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The Way of Foolishness
Proverbs 9:13 Updated American Standard Version (UASV)
13 The foolish woman is loud;
she is simpleminded and knows nothing.
The foolish woman is loud: The Hebrew word (כְּסִילוּת kesiluth) rendered foolish in verse 13, is literally “stupidity.” Here stupidity is personified as a woman and is seen as loud, simpleminded, and unaware of her ignorance. Fools: (כְּסִיל kesil) hate knowledge as they lack good judgment. Their character is stupidity, and rudeness, that is, one who completely lacks understanding, who is rebellious in his ways. Foolishness; Folly: (אִוֶּלֶת ivveleth) The foolishness of the foolish one, who has the trait of acting stupidly or rashly because he is devoid of wisdom or understanding, the Hebrew noun focusing on the evil behaviors which occur in this state.
She is simpleminded and knows nothing: Here, the Hebrew word (פְּתִיּוּת pethiyyuth) rendered simpleminded, which means thoughtlessness, lack of understanding, full of simpleness, implying ignorance and a difficulty in understanding. All who venture into her home are just as naïve and gullible as she.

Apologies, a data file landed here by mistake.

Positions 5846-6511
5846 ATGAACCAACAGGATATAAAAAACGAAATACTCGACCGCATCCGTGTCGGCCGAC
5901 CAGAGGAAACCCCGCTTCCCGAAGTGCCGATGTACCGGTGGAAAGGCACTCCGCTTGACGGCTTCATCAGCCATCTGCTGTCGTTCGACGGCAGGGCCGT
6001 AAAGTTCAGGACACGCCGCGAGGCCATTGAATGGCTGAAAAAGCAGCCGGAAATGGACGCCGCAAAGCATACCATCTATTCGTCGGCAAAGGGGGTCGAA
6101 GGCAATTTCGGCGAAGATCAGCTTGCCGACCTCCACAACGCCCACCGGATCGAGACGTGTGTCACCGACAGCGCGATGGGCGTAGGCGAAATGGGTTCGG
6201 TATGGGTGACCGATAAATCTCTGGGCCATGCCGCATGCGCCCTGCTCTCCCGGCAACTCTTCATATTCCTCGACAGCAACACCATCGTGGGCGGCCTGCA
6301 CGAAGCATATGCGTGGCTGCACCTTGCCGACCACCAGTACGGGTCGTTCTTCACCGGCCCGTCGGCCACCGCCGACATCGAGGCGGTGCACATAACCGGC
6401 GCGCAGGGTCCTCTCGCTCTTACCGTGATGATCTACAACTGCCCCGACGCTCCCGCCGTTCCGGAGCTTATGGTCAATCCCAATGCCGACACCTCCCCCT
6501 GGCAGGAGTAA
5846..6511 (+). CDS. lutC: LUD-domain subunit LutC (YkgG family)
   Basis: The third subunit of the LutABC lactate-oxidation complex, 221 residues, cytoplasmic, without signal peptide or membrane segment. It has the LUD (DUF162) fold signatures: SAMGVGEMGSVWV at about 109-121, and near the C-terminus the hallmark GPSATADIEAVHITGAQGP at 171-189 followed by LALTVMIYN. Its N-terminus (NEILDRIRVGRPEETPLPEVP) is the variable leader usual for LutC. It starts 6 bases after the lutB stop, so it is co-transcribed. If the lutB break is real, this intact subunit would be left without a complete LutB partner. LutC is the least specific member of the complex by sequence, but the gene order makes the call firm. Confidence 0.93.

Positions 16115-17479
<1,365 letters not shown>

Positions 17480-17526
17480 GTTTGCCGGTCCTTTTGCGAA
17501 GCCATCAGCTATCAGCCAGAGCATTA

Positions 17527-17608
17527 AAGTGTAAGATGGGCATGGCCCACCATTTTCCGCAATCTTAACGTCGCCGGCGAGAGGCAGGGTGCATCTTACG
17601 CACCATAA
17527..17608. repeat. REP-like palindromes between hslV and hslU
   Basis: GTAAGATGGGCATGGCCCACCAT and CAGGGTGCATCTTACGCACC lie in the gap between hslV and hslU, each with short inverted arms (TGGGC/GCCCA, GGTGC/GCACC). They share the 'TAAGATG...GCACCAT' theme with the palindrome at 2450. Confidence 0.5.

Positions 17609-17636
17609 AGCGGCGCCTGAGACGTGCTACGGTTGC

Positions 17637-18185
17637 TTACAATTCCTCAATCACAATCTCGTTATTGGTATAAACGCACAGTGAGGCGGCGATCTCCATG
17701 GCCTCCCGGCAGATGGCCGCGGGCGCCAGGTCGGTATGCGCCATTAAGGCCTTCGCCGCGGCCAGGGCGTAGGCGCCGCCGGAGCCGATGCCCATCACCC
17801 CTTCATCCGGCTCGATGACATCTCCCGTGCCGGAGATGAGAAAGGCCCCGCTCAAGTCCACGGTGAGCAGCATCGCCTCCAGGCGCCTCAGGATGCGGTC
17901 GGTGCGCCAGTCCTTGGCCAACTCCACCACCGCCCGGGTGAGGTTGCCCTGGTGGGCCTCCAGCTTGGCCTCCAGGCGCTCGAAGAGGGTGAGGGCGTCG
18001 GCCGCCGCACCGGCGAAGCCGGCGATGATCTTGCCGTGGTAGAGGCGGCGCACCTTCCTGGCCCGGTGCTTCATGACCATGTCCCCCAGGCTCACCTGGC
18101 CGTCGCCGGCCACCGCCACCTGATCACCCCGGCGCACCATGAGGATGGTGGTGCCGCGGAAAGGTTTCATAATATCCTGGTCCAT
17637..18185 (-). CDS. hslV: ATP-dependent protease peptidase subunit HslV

You will notice that the foolish woman also has a house, which is said also to be the highest point in the city, meaning it would be a temple in the Ancient Near East. However, woman stupidity’s house associates her with the false gods and goddesses. These very false gods and goddesses mislead the Israelites off into false worship, abandoning the true God. Therefore, one must choose between Lady Wisdom and Lady foolishness, rather pure worship, or false worship. Stupidity is depicted as a boisterous, unruly, and ignorant woman. With her newly built home, she has gone about calling out to whoever is naive, innocent, and inexperienced. So, the one passing by has a decision to make. Will he accept wisdom’s invitation or that of the seductive simpleminded? On this Albert Barnes writes, “The picture of the harlot as the representative of the sensual life, the Folly between which and Wisdom the young man has to make his choice (v. 3 note). “Simple,” in the worst sense, which is open to all forms of evil. “Knows nothing,” ignorant with the ignorance which is willful and reckless.”
 Lit simple; implying ignorance and has a difficulty in understanding
 Albert Barnes, Notes on the Old Testament: Proverbs, Ecclesiastes, Song of Solomon, Jeremiah, Lamentations & Ezekiel, ed. F. C. Cook and J. M. Fuller (London: John Murray, 1879), 33.